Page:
Industrial property development is an important aspect of the Australian economy. It is driven by various factors, including growth of the manufacturing and logistics sectors, advancements in technology, changes in consumer preferences and the ongoing population growth in urban areas.
The industrial property market in Australia is diverse, with a range of property types and sizes available to investors and tenants. These include warehouses, distribution centres, manufacturing facilities and logistics hubs.
It is no secret that the industrial property market across Australia has experienced strong growth in recent years. For many regions, the somewhat stagnant conditions seen from 2008 through to 2018 acted as the runway for what has been a very active five-year period when demand for industrial property has increased notably across the country. This growth has been driven by several factors, including expansion of the logistics sector and the increasing demand for high-quality and efficient industrial facilities.
One of the key drivers of the industrial property market in Australia is the rise of e-commerce. With more consumers shopping online, retailers and logistics companies are seeking larger warehouse and distribution centres to store and manage their inventories. This has led to a surge in demand for industrial properties in key locations such as Sydney, Melbourne and Brisbane.
In the Sydney metro region, there are few opportunities for redevelopment and despite strong demand for new stock, the lack of land on which to develop coupled with the high price of land means that development activity has been highly constrained.
South-east Queensland has seen a raft of new development occurring since 2019. Whilst there is still a steady stream of new land being delivered throughout the region, there remains a critical shortage of shovel-ready development sites available to the market at present. A similar tale is unfolding in the west of the country, with our colleagues in Perth reporting similar market conditions where a clear lack of supply is being outstripped by demand in respect of both development-ready land and contemporary built-form facilities.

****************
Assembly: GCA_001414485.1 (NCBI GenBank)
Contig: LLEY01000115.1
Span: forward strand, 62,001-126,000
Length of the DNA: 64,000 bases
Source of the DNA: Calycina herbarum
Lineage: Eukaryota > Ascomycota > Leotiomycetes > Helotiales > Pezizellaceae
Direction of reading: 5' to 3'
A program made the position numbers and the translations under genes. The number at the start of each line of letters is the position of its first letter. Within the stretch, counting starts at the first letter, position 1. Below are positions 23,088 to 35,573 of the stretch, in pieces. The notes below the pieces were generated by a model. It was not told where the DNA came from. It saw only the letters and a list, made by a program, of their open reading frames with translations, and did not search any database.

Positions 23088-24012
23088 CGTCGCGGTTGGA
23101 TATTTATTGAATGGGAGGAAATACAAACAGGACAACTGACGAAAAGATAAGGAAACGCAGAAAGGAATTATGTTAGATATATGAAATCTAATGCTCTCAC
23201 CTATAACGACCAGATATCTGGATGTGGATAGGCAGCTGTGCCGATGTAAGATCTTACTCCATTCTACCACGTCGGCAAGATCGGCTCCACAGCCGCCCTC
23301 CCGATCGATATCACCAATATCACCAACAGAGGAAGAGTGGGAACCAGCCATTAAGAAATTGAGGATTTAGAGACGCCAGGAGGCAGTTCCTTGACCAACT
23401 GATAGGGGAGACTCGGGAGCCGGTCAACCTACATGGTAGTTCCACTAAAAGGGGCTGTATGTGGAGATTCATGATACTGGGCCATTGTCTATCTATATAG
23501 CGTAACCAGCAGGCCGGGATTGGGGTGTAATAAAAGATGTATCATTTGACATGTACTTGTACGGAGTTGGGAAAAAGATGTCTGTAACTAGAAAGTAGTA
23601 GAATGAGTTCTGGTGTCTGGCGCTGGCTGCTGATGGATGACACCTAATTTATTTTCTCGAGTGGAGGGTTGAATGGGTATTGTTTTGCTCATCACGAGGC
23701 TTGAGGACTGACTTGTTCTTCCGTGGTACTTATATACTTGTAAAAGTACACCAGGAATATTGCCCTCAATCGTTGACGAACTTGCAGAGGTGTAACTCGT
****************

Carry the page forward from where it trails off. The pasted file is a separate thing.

In our research across the country, one of the most prevalent themes has been that of strong rental growth. In many respects, some property owners are playing catch up after a prolonged period of limited rental growth, however for new developments there are different drivers at play. The economics of completing a project when investment yields are softening coupled with ever increasing land and constructions costs means that rents are forced to rise in order to make new projects viable. For as long as the market demand continues to outstrip supply, it appears that the rental market will be forced to rise to meet these increased expectations.
In addition, there has been a shift towards sustainable and environmentally-friendly industrial facilities in Australia, in order for companies to reduce their environmental impact and align with their stated ESG policies. With many developers now incorporating sustainable design principles into their projects, including the use of renewable energy sources, green roofs and energy-efficient lighting and HVAC systems, further cost pressures are introduced to the development feasibility framework.